Brookings under evacuation warning as wildfire rages

Residents in Brookings have been warned to be ready to leave because of a wildfire.

Fire started by lightning

Associated Press

BROOKINGS — A growing blaze in southwest Oregon has prompted officials to issue a warning for Brookings residents to be ready to leave.

The Oregonian reported officials issued the notice Thursday afternoon. Unincorporated areas not already under evacuation notices are also included in the warning.

Officials say the fire started by lightning in the in the Rogue River-Siskiyou National Forest July 12 and is about 5 miles northeast of Brookings near the California border.

The fire has scorched over 156 square miles and is zero percent contained.

The fire was listed as the top firefighting priority in the nation Tuesday.

Gov. Kate Brown announced a mobilization of an additional 125 Oregon National Guard resources to start Thursday.

More than 1,700 homes are threatened by the fire and six have been burned. Close to 30 other buildings have been damaged.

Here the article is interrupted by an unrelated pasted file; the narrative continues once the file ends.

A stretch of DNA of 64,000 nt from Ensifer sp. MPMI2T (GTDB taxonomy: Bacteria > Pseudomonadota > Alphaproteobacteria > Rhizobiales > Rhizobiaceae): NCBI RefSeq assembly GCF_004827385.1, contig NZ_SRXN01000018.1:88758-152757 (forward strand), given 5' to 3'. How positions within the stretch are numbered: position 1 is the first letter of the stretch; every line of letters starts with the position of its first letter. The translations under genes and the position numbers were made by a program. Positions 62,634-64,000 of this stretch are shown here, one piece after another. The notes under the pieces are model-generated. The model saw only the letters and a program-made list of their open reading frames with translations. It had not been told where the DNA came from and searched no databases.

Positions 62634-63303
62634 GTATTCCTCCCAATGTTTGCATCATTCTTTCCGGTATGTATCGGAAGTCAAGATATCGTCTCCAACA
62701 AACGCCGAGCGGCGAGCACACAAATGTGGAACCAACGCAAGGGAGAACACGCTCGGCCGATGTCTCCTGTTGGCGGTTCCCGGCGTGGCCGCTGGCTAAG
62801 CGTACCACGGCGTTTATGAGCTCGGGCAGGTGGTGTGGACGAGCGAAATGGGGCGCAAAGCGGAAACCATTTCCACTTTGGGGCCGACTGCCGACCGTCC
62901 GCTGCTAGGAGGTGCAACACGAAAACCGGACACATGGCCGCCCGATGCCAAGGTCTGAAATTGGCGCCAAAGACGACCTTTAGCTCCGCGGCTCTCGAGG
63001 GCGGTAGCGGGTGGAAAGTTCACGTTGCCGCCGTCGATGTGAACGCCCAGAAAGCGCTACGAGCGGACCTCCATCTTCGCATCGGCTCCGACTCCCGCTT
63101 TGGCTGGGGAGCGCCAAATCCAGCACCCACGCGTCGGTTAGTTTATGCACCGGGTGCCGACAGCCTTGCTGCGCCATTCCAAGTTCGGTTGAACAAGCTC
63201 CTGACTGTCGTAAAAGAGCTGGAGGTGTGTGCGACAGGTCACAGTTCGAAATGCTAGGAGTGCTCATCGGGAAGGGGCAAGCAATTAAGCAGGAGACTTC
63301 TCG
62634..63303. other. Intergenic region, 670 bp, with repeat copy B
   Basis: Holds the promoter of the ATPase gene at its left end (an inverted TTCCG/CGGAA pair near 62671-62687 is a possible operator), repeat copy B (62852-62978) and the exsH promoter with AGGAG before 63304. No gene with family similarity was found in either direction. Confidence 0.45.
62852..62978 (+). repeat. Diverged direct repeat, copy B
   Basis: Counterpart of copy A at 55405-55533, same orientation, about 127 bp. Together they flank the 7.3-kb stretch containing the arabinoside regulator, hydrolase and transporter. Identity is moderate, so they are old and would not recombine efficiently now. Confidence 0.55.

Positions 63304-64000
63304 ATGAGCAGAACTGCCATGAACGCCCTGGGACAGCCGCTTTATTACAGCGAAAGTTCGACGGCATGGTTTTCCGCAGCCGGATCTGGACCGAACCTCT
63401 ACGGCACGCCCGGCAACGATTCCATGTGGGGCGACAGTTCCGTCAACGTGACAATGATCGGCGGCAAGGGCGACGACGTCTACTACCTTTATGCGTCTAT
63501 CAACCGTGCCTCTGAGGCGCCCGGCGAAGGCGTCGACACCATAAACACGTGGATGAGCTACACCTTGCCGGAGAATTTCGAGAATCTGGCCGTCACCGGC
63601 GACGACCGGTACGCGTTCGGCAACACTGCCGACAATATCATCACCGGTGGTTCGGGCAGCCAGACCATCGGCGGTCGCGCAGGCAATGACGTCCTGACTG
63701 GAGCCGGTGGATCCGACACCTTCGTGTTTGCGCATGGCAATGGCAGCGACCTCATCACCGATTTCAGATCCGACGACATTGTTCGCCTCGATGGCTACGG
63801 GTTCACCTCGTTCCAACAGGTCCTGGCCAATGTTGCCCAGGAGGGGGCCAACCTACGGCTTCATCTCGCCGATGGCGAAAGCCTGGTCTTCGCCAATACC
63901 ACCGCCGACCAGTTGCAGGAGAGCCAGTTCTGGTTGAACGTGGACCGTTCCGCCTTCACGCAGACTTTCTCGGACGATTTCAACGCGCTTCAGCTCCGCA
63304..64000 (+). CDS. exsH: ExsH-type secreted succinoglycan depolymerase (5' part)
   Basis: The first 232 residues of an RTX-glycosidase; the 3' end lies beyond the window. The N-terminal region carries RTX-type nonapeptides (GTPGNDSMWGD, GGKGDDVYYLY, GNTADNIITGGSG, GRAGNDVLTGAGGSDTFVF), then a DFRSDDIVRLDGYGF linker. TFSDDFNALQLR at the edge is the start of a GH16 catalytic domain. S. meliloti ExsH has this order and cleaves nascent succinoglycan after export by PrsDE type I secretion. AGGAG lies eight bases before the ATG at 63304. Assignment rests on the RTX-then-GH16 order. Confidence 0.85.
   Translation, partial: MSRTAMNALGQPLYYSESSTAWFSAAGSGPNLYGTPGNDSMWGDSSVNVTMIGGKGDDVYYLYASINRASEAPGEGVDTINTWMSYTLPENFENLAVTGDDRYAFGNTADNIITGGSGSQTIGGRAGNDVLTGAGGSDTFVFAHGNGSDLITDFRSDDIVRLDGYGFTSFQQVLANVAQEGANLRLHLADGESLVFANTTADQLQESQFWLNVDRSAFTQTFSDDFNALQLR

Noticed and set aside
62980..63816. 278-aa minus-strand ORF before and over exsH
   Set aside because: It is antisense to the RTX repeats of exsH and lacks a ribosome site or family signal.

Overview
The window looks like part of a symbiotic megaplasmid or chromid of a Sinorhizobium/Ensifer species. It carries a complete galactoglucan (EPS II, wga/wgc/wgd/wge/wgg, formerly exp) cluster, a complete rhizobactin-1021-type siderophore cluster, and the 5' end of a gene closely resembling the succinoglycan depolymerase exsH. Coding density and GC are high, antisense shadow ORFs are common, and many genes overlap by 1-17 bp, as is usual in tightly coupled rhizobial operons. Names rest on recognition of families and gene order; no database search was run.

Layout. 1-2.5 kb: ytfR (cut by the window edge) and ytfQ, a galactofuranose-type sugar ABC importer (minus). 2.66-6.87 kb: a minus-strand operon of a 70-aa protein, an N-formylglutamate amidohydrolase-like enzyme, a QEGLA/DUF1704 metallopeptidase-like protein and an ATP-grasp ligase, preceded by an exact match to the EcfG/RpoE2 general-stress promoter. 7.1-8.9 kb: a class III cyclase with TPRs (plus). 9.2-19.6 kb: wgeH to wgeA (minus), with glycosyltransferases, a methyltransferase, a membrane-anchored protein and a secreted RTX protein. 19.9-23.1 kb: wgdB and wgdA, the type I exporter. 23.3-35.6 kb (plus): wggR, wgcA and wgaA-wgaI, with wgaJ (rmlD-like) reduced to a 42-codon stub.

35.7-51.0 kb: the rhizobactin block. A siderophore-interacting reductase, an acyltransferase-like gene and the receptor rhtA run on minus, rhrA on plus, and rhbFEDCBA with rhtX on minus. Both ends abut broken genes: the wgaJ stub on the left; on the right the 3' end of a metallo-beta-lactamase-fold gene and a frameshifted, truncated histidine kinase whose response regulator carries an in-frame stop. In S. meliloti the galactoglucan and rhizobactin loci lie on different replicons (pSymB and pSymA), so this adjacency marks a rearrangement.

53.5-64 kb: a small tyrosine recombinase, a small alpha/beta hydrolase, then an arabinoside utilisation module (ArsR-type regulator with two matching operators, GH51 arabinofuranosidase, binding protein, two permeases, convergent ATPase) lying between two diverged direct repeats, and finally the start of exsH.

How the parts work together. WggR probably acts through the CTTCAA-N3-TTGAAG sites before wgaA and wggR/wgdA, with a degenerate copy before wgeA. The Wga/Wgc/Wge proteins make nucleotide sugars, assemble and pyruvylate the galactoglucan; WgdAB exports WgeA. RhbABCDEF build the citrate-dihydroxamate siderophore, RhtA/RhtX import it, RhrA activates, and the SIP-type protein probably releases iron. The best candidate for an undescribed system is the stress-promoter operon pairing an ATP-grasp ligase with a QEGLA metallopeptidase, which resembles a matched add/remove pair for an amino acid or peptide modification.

Triple-digit temperatures and stubborn smoke from wildfires raging in British Columbia and parts of Oregon, meanwhile, are joining forces to make Portland’s air quality among the worst in the country this week, according to The Oregonian.

Portland’s Air Quality Index, the national standard used to measure the health effects of various pollutants, hovered in the high 170s throughout Thursday, according to the state’s environmental quality department. Those levels exceeded air pollution in Beijing, according to a website that compiles air quality in dozens of countries.

State health officials issued an advisory Wednesday urging Oregonians throughout the Willamette Valley to take caution before going outside.

“People with chronic lung or heart conditions, the elderly, and children have higher risk of health problems from the fine particles in wildfire smoke,” Dr. Richard Leman, a state public health physician, said in a statement. “People who suffer from asthma or other respiratory conditions should follow their disease management plans, keep medications on hand, and contact health care providers if necessary.”

The poor air quality extends throughout much of the Willamette Valley and into Southwest Washington. The Southwest Clean Air Agency, which enforces air quality laws in Washington, issued air pollution advisories for Clark, Cowlitz, Lewis, Skamania and Wahkiakum counties.

Air quality has only worsened since Oregon issued its warning Wednesday.

“That’s not good,” Greg Svelund, a spokesman with Oregon’s Department of Environmental Quality, said of Portland’s air quality. “There’s no way around it.”